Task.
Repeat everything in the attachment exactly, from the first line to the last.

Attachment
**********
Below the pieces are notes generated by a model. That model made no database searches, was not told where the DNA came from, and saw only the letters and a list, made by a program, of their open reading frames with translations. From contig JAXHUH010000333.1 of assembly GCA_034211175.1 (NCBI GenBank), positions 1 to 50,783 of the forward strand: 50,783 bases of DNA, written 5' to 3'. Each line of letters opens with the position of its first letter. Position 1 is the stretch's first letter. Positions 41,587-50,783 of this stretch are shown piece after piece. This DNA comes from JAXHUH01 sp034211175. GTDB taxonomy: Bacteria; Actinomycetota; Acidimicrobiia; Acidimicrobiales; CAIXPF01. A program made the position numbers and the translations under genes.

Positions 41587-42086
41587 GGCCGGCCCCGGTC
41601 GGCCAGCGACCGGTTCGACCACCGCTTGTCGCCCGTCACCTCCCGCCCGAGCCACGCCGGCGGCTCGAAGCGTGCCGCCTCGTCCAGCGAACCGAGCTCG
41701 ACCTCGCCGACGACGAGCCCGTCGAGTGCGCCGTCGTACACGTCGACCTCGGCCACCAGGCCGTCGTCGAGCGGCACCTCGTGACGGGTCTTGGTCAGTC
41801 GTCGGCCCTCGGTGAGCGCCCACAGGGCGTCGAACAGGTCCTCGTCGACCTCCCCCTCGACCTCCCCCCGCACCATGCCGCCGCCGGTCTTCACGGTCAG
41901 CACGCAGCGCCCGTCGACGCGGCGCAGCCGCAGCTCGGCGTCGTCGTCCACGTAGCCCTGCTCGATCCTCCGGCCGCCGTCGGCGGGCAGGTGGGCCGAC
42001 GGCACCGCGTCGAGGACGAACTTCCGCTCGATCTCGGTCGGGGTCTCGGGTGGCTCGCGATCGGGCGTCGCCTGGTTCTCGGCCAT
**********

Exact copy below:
Below the pieces are notes generated by a model. That model made no database searches, was not told where the DNA came from, and saw only the letters and a list, made by a program, of their open reading frames with translations. From contig JAXHUH010000333.1 of assembly GCA_034211175.1 (NCBI GenBank), positions 1 to 50,783 of the forward strand: 50,783 bases of DNA, written 5' to 3'. Each line of letters opens with the position of its first letter. Position 1 is the stretch's first letter. Positions 41,587-50,783 of this stretch are shown piece after piece. This DNA comes from JAXHUH01 sp034211175. GTDB taxonomy: Bacteria; Actinomycetota; Acidimicrobiia; Acidimicrobiales; CAIXPF01. A program made the position numbers and the translations under genes.

Positions 41587-42086
41587 GGCCGGCCCCGGTC
41601 GGCCAGCGACCGGTTCGACCACCGCTTGTCGCCCGTCACCTCCCGCCCGAGCCACGCCGGCGGCTCGAAGCGTGCCGCCTCGTCCAGCGAACCGAGCTCG
41701 ACCTCGCCGACGACGAGCCCGTCGAGTGCGCCGTCGTACACGTCGACCTCGGCCACCAGGCCGTCGTCGAGCGGCACCTCGTGACGGGTCTTGGTCAGTC
41801 GTCGGCCCTCGGTGAGCGCCCACAGGGCGTCGAACAGGTCCTCGTCGACCTCCCCCTCGACCTCCCCCCGCACCATGCCGCCGCCGGTCTTCACGGTCAG
41901 CACGCAGCGCCCGTCGACGCGGCGCAGCCGCAGCTCGGCGTCGTCGTCCACGTAGCCCTGCTCGATCCTCCGGCCGCCGTCGGCGGGCAGGTGGGCCGAC
42001 GGCACCGCGTCGAGGACGAACTTCCGCTCGATCTCGGTCGGGGTCTCGGGTGGCTCGCGATCGGGCGTCGCCTGGTTCTCGGCCAT